On Being Worldly in a Secular Age (Part Two)

As a young person, when I heard older people sermonize against worldliness I got the impression that worldliness consisted in the practice of certain vices. I won’t compile a list of those forbidden acts because your list might differ from mine. And vice lists differ from generation to generation. This variability is an indication that such lists do not get at the essence of worldliness. What, then, does the New Testament mean by worldliness? Let’s think about the classic text on the subject, 1 John 2:15-17:

“Do not love the world or anything in the world. If anyone loves the world, love for the Father is not in them. For everything in the world—the lust of the flesh, the lust of the eyes, and the pride of life—comes not from the Father but from the world. The world and its desires pass away, but whoever does the will of God lives forever” (1 John 2:15-17).

First John speaks incessantly about love of God and others. Your true self is revealed and your life is ordered by what you love. God is the highest and best. God loved us first and best, and if we know this we will love God in return as our first and best. To love something is to value it and seek it above other things. Only if we love God best can we love other things rightly. The essence of worldliness is loving something else more than we love God. Let’s explore this thought.

John uses the standard Greek word for world. It means “the order”, the order we see with our eyes and perceive with our minds. But he puts a negative connotation on “the order”. He does not deny the beauty and goodness of creation; that’s not his point. By “the order” John means the distorted, fallen cosmic and social order that opposes God and God’s arriving kingdom. And how is the world ordered? By the lust of the flesh, the lust of the eye and the pride of life! Lust is distorted love. It seeks gratification in physical stimulation without moderation or order. It refuses guidance from moral law, the law of love or leading of the Spirit.

What does John mean by the “lust of the eye”? Perhaps something like the following: The flesh can take in only so much. You can’t eat all the time or enjoy erotic pleasures continuously. There is a limit to how much you can stimulate your skin with finery or your nostrils with perfumes. But the eyes! The eyes can survey the whole universe and take in unlimited sights. They can look with envy, lust or morbid curiosity on an infinite number and variety of things. The lustful eye serves the insatiable imagination wherein the fleshly mind can enjoy what the fleshly body cannot embrace. Still, the lustful eye does not see what it ought to see. It cannot see the true order of things because it is blinded by the disordered mind that controls it.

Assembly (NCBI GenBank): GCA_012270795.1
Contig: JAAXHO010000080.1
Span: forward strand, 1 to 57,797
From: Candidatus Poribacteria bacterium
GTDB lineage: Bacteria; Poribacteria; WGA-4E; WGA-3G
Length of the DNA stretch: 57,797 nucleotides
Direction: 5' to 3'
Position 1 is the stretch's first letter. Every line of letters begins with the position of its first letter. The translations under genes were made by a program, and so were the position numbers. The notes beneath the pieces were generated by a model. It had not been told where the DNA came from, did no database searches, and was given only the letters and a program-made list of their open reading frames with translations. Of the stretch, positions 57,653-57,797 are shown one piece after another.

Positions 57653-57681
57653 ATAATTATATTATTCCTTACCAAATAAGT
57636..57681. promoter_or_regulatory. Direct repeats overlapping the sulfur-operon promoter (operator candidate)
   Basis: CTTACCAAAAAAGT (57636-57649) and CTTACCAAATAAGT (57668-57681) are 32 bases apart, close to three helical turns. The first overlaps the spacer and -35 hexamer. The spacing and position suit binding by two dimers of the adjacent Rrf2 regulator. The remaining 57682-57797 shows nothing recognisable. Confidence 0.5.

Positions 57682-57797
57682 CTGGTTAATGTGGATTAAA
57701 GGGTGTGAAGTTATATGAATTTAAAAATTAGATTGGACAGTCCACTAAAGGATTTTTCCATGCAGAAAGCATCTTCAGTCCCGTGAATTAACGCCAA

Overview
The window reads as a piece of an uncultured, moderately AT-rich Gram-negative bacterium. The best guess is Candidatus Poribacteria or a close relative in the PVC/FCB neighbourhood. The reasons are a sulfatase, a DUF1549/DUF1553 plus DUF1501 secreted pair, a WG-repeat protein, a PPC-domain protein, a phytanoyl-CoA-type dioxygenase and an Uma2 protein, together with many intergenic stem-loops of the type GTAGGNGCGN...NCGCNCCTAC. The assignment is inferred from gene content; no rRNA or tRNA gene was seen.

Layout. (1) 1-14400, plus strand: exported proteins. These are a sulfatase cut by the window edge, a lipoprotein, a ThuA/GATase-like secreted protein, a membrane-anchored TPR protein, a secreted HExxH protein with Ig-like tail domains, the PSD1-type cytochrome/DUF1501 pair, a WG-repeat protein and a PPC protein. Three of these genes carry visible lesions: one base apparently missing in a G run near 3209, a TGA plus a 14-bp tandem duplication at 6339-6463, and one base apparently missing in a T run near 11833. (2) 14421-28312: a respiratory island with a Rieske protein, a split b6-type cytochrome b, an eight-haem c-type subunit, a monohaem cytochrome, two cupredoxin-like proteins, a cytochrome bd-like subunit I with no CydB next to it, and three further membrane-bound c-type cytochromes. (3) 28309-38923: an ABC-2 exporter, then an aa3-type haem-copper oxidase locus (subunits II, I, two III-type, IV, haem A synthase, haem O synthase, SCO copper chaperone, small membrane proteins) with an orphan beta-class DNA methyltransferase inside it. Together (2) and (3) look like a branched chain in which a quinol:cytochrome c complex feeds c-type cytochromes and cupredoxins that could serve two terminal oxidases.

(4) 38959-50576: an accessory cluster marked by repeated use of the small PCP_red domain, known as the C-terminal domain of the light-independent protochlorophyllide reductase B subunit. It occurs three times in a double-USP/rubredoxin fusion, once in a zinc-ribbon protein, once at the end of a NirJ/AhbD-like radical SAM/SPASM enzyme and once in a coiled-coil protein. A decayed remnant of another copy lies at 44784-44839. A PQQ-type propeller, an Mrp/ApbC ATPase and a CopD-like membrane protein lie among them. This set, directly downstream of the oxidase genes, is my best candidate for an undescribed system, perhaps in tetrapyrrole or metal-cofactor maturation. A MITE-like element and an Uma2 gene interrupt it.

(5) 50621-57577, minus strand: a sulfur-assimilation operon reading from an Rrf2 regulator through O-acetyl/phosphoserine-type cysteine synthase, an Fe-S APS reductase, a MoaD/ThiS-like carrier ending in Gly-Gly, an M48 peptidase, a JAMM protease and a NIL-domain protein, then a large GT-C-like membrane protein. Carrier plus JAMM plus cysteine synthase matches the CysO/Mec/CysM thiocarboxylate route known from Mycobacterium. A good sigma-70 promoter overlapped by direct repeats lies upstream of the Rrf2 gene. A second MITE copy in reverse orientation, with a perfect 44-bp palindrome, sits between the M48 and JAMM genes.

And the pride of life? It is noteworthy that John uses a Greek term that means not so much life itself as the stuff that supports life. We want some things for their utility or for the pleasure they give. But we also enjoy having “stuff” (things and money) for what it says about us to other people. We can enjoy our bodies, natural talents and acquired skills for the good we can do with them; or we can credit them to ourselves as marks of worth and inflate our egos by imagining we are better than others. The pride of life is a kind of distorted love of ourselves in which we try to base our sense of dignity and worth on our qualities, powers and possessions.

To “love the world” is to be caught up in a disordered order that seeks from creation what only the Creator can provide. It is to treat the temporal as eternal, the corruptible as never dying and the creature as the Creator. Self-evidently, to love the world is to exclude “the love of the Father”; for the world is “the (disordered) order” precisely because it does not love the Father first and best.

It is unlikely that the worldly person John has in mind could be classified as “secular” in the modern sense, that is, someone who has “ceased to feel religious feelings and ask religious questions.” People can be worldly even though they are religious; they simply love the world more than they love God. They relate to God only when there is a worldly advantage in doing so. But one cannot be secular without being worldly. For someone who “feels no religious feelings and ask no religious questions,” the world with its lusts and pride is all there is. Since we are not God and do not possess within ourselves the means of life and happiness, we will seek, love and worship something outside of ourselves. Apart from its Creator, creation is just “the world”. Hence, when our love and worship are directed to “the world” apart from the Father, they degenerate into “the lust of the flesh, the lust of the eyes, and the pride of life.”

 

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